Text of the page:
Join Liz from Jefferson Patterson Park & Museum for her demo on historic cake baking; she's making a very traditional historic seed cake but without seeds - LOL! Seeds such as caraway, fennel and anise were commonly incorporated into sweets--sugar plums are actually sugar-coated seeds (also called comfits)--nothing to do with fruit plums. But not everyone today likes seeds, so Liz gets a pass for their omission!
Watch Liz and Nate from Jefferson Patterson Park and Museum make a squirrel pie using a reproduction clay Cobb oven!
Join Liz from Jefferson Patterson Park and Museum for a look at the history of chocolate!
Howard County Egg-Nog
Old Howard County Receipt of Charles Worthington Dorsey Ligon, Howard County; Maryland's Way, The Hammond-Harwood House Cook Book (Annapolis, 1963).
Ingredients: 6 eggs, 1 full quart brandy or if scant, 1 gill peach brandy (this makes it better), ½ cup sugar or less, 1 quart thin cream, nutmeg.
Directions: Beat yolks and sugar together until very light, add brandy little by little beating all the time. Then add 2/3 of the egg whites beaten very stiff; add cream and flavor with nutmeg. Put a little of the sugar in rest of egg whites and put on top. Dust with nutmeg.
Recipe Tested by Teresa Marcus
Watch Liz at Jefferson Patterson Park and Museum make holiday mince pies and learn about their history.
Watch Claudia Kousoulas and Ellen Letourneau of Montgomery County make these delicious sweet buns out of butternut squash in a video segment produced by the Bay Bulletin & Chesapeake Bay Magazine.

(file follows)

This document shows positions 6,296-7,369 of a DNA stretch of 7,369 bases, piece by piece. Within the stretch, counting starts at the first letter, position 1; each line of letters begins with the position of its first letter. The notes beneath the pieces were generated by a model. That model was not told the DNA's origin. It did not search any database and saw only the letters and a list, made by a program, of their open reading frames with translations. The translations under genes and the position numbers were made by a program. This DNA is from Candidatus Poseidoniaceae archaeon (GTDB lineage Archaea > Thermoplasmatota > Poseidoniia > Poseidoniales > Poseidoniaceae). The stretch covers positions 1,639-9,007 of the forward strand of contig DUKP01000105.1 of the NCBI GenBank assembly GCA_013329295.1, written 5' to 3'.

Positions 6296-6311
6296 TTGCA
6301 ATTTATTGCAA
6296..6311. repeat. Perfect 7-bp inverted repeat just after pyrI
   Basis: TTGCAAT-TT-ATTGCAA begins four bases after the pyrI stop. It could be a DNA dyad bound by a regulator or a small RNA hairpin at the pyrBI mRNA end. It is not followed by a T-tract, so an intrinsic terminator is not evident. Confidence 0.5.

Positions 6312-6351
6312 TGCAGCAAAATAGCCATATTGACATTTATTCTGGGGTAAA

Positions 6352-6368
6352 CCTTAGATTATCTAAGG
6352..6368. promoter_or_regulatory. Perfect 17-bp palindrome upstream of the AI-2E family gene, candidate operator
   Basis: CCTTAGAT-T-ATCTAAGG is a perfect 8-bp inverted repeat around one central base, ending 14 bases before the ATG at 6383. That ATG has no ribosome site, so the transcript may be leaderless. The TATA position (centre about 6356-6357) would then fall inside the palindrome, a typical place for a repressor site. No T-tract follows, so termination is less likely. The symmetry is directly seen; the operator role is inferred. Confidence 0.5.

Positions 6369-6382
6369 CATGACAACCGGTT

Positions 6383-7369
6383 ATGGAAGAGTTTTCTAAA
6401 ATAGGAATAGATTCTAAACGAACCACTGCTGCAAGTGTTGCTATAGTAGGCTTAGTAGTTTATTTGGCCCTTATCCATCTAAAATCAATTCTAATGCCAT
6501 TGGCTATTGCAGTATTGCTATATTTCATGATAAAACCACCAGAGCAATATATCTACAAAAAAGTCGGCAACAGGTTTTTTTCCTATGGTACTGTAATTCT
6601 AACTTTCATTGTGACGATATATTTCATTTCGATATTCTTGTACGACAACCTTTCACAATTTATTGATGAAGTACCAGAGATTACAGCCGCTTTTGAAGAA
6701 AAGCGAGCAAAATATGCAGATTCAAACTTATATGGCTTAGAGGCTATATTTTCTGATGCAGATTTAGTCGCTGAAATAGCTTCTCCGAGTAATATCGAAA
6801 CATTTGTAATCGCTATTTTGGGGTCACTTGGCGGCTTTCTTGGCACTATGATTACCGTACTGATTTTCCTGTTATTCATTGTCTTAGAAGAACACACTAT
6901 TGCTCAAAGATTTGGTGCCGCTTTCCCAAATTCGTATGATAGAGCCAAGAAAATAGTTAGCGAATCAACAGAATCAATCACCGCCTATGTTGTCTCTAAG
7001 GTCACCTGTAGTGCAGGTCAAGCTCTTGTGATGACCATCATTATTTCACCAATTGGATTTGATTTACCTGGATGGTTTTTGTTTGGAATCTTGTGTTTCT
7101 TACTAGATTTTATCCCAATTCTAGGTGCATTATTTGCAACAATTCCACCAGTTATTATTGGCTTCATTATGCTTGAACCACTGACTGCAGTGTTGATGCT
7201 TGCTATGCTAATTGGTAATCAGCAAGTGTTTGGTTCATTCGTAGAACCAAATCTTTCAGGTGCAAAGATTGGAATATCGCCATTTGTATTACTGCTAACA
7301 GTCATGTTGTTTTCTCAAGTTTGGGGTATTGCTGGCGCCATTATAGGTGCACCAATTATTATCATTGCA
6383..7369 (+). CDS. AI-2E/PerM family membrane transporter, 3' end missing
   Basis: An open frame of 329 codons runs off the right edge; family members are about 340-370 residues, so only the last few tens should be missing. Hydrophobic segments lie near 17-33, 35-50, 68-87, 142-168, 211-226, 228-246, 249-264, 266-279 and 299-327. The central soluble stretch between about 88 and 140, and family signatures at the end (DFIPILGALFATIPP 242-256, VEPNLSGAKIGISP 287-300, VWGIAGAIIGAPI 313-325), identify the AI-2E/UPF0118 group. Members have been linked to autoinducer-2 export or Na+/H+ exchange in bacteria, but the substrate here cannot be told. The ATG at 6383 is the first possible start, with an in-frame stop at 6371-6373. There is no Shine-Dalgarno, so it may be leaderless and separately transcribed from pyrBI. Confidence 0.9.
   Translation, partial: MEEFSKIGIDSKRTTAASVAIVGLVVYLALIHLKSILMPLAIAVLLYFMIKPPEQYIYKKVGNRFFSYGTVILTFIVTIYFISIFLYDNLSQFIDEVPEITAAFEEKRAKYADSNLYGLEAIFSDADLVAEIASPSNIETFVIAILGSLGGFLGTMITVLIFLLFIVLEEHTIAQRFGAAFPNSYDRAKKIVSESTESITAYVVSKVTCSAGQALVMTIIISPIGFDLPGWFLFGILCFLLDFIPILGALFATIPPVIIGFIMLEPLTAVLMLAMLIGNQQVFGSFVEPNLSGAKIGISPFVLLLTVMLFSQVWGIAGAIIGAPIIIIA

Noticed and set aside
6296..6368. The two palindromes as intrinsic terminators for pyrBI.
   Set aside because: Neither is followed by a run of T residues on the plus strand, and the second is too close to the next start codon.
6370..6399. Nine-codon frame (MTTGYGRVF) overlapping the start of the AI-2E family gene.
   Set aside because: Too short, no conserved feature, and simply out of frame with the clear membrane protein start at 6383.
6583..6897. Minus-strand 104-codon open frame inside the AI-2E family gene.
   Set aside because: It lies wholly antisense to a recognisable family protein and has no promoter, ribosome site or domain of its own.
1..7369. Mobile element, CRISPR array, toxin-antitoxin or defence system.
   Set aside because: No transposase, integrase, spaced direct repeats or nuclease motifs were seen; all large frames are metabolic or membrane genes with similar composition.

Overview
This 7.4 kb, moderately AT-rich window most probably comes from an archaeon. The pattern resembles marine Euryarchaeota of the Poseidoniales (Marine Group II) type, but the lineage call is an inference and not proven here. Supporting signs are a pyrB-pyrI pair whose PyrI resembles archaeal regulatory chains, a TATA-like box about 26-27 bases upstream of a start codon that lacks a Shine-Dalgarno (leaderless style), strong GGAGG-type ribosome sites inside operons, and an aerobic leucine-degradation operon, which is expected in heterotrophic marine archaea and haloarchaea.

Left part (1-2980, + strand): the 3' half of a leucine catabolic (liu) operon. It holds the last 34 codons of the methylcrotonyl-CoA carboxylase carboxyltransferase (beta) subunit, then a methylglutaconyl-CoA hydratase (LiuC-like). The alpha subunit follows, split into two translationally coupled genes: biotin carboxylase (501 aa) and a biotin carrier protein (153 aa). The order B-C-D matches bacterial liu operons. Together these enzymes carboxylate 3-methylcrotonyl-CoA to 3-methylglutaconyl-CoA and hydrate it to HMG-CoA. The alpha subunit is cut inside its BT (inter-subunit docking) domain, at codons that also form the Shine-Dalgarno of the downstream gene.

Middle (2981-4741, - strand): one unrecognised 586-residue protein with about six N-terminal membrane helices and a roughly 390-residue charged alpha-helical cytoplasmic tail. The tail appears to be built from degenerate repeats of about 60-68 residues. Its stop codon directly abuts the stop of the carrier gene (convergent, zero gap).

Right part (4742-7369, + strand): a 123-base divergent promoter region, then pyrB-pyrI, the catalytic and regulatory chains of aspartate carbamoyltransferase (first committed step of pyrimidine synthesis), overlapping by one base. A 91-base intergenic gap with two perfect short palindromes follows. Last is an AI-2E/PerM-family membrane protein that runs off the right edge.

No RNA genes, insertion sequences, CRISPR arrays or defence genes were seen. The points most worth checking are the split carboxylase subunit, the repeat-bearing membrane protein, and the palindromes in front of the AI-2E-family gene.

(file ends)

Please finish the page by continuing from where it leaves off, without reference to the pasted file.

Try your hand at making these delicious sweet buns using Claudia and Ellen's recipe!
Follow Liz at Jefferson Patterson Park and Museum to learn how to make an 18th century French soup recipe using roasted pumpkin, an American staple.
Highlighting acorns, wild peas,
purple passionflower, and persimmon.
Filmed at the Woodland Indian Village located at Jefferson Patterson Park and Museum (October 15, 2022)
Learn about the history of corn with Liz from Jefferson Patterson Park and Museum in St. Leonard, Maryland..
Discover the history and use of pawpaws in this informative video produced by the staff at Jefferson Patterson Park and Museum in St. Leonard, Maryland.
Frederick Douglass was born in about 1818 to Harriet Bailey, an enslaved worker In Talbot County on the Eastern Shore of Maryland and was separated from her while still an infant. Click link below to read about his final visit with her when she presented him with a heart-shaped ginger cake, along with a Maryland's Way, The Hammond-Harwood House Cook Book recipe for Ginger Cakes.
Gertrude Bernadine Bean
Contributed by Robert Hurry, Registrar
Calvert Marine Museum
Gertrude Bernadine Somerville was born March 12, 1918, In Hollywood, St. Mary’s County, Maryland, and died August 24, 2000, in Calvert County. She was the daughter of Alice and John Somerville and received her education in St. Mary’s County public schools. In 1936, she married William Henry Bean of Dowell, Maryland, and they raised three children.